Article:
Treasures of the Snow by Patricia St. John is a lovely story to read around the Christmas season. Many of the main events in the book take place at Christmas, and we grew up listening to the radio audio by Moody Radio every year in the week leading up to Christmas.
The book is the story of Annette, a young girl who takes charge of her little brother when her mother goes to be with the angels on Christmas Eve. After the village bully is responsible for a terrible accident involving her brother, Annette vows to never forgive him. The story is one of hatred, revenge, redemption, and forgiveness.
Patricia St. John writes beautifully for children. Often I’d look over at my 8-year-old daughter as we were reading it and find her smiling. She could relate so well to the feelings of the characters in the story. I noticed the same when we read The Tanglewood Secret by the same author.
Beautiful Quotes in Treasures of the Snow
The book contains one of my favorite quotes found in children’s literature. Annette’s grandmother is explaining the love of God to Annette and says,
Perfect love casts out fear. When Jesus brings His perfect love into our heart, it drives out unkindness and selfishness, and it can also drive out fear. You see, if we really believe that He loves us perfectly, there is nothing left to be afraid of. If He loves us perfectly, He will never let anything really harm us.
This time as we were reading it, the following quote stuck out to me since it elevates homemaking into its rightful place:
Monsieur Givet looked at the valiant old woman in front of him, and his eyes suddenly became misty. He saw her with her two happy healthy grandchildren behind her, and the clean peaceful home of which she was the guardian angel, He caught a glimpse of the love and courage that had strengthened her twisted hands, and lightened her dim eyes to perform a labor far beyond her natural power; and of the simple selflessness that gave the children without question because it was best for them to go. He knew that he was standing face to face with one of the saints of God.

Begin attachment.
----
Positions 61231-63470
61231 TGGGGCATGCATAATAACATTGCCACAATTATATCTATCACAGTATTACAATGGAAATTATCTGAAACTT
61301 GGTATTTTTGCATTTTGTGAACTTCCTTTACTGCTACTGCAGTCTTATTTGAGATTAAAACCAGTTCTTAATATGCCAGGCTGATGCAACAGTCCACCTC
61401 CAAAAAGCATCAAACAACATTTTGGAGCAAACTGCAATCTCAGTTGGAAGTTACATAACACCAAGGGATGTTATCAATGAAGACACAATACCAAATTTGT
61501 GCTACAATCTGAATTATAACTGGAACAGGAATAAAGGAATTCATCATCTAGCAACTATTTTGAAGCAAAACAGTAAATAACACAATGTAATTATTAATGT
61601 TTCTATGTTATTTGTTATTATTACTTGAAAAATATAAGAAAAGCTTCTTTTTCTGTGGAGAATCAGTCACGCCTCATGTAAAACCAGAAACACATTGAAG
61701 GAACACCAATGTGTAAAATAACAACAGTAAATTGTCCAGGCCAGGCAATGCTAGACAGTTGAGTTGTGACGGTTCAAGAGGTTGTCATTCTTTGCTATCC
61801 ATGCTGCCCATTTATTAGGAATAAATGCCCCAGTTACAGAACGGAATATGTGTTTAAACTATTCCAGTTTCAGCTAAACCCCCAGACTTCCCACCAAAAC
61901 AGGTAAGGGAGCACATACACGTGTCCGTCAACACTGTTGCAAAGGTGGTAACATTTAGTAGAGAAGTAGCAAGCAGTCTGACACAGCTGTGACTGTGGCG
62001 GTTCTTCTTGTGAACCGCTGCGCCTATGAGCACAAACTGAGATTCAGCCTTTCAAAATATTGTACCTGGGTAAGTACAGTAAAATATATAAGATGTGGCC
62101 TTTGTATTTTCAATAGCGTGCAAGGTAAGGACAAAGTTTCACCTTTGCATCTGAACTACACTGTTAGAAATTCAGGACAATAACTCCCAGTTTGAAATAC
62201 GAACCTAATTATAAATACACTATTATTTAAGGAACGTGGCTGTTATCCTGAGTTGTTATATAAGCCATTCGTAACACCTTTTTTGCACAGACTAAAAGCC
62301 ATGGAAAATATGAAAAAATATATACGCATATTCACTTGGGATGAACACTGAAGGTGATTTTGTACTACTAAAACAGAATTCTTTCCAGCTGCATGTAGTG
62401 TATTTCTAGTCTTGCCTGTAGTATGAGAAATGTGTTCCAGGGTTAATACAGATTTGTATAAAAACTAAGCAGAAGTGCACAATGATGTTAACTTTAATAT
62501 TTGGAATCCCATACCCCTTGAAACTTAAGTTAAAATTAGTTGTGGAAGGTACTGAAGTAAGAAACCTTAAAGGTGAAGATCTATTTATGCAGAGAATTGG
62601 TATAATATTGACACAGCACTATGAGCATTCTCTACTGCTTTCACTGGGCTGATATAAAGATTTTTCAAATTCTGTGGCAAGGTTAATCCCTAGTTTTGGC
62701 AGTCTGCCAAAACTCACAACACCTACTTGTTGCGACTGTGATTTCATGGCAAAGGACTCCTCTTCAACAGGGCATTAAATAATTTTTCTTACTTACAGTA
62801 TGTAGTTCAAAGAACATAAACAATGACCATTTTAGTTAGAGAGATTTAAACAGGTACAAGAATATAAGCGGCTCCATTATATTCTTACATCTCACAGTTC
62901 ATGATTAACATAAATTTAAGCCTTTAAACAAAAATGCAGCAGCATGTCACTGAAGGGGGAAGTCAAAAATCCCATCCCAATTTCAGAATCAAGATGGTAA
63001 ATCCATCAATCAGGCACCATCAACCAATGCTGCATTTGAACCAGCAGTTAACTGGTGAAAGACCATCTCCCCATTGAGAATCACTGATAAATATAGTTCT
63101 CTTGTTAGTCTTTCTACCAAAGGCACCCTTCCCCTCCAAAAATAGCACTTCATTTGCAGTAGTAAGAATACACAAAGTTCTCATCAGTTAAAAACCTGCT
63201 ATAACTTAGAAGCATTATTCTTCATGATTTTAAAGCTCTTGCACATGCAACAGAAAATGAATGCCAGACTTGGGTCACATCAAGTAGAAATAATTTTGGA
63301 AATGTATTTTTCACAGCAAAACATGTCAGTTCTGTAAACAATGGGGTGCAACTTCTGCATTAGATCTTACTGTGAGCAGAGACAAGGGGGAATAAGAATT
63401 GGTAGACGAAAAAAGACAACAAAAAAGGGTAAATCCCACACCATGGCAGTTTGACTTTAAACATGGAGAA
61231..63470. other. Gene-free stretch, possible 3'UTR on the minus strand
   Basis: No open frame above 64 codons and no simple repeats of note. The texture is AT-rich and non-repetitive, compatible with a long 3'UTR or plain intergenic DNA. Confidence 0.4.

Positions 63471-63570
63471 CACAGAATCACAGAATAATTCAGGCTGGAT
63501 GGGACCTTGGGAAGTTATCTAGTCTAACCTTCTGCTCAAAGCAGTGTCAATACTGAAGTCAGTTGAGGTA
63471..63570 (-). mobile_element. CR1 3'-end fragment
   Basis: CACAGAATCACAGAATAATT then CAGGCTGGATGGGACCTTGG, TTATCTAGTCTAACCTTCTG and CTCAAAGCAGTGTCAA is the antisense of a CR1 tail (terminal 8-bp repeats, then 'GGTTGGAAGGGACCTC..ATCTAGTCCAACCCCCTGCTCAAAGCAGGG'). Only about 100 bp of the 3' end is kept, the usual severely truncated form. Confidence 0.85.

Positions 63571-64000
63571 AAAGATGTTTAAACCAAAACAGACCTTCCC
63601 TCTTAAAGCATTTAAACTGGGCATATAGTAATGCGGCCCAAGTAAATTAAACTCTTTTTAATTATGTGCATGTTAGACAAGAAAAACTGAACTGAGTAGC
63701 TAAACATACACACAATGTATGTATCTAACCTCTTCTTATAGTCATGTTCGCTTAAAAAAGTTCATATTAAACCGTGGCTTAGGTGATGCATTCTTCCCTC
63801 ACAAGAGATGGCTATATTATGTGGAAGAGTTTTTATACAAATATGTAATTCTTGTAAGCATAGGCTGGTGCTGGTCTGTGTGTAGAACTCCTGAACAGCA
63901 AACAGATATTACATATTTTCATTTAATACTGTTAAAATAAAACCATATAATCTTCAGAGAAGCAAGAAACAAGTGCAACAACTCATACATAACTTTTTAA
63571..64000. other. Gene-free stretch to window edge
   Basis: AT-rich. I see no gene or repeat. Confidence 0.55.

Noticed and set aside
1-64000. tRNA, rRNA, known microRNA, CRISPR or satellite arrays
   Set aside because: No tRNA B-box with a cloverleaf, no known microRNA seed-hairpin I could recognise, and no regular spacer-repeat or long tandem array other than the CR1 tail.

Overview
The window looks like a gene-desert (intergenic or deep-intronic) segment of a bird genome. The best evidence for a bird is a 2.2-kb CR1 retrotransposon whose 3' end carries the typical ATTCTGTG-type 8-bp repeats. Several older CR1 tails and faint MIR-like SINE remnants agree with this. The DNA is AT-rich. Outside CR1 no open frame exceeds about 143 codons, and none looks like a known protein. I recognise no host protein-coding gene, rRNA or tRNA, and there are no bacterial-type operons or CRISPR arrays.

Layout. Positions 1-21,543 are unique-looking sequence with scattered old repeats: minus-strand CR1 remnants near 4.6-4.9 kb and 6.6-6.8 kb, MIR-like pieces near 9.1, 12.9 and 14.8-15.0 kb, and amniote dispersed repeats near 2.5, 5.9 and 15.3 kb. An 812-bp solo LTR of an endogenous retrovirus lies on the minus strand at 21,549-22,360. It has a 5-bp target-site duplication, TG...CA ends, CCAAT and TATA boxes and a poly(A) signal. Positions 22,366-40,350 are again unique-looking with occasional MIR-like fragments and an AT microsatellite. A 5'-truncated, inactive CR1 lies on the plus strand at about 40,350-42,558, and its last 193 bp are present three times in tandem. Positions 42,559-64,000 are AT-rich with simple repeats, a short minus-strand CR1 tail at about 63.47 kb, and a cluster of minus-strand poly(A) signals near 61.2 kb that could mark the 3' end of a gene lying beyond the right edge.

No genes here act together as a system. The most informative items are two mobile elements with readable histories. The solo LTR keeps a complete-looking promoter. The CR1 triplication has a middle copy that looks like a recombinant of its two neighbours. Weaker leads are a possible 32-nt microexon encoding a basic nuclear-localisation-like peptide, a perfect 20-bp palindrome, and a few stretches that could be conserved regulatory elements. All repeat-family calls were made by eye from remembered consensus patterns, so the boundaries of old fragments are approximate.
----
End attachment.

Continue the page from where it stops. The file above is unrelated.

Because the book ties together so well with Christmas, I thought I’d put together a Treasures of the Snow Unit Study.
If you don’t yet own the book, make sure you buy the older version that isn’t revised. The revised editions change much of the beautiful language. (Here is a comparison by another blogger.)
Ten+ Treasures of the Snow Unit Study Ideas
Books to Read
Read a book about the country of Switzerland.
Having just finished a book that takes place in Switzerland, your child will be curious what it is like to live there. Here are a few that you can check out from your library.
Read a book about William Tell.
In the book, the schoolmaster praises Annette for her knowledge of Swiss history. The story of William Tell is specifically mentioned. Here are some books on the subject that look like they would be great. The first four are picture books. The Apple and the Arrow is for older children.
- The Legend of William Tell by Terry Small
- William Tell by Leonard Everett Fisher
- William Tell by Margaret Early
- The Apple and the Arrow by Conrad Buff
Read another fiction book set in Switzerland.
Things to Make
- Make hot chocolate.
- Make homemade hot chocolate mix gifts.
- Try your hand at cheese making.
- Make gingerbread men.
- Give a wood carving kit to your child.
- For something a little simpler, try a soapstone carving kit.
- Listen to the Moody Radio audio version. (This is the one we grew up listing to, and it has many word-for-word quotes from the book.)
- Watch the movie on Amazon. (This is an old movie, deviates from the book a lot, and, quite frankly, is not very well done, but my daughter enjoyed it.)
- Assign copywork based on the main Bible verses referenced in the book. 1 John 4:18 and Revelation 3:20 are two that are main themes in the book.
I hope you’ve enjoyed these unit study ideas for Treasures of the Snow! Which are you most likely to do?
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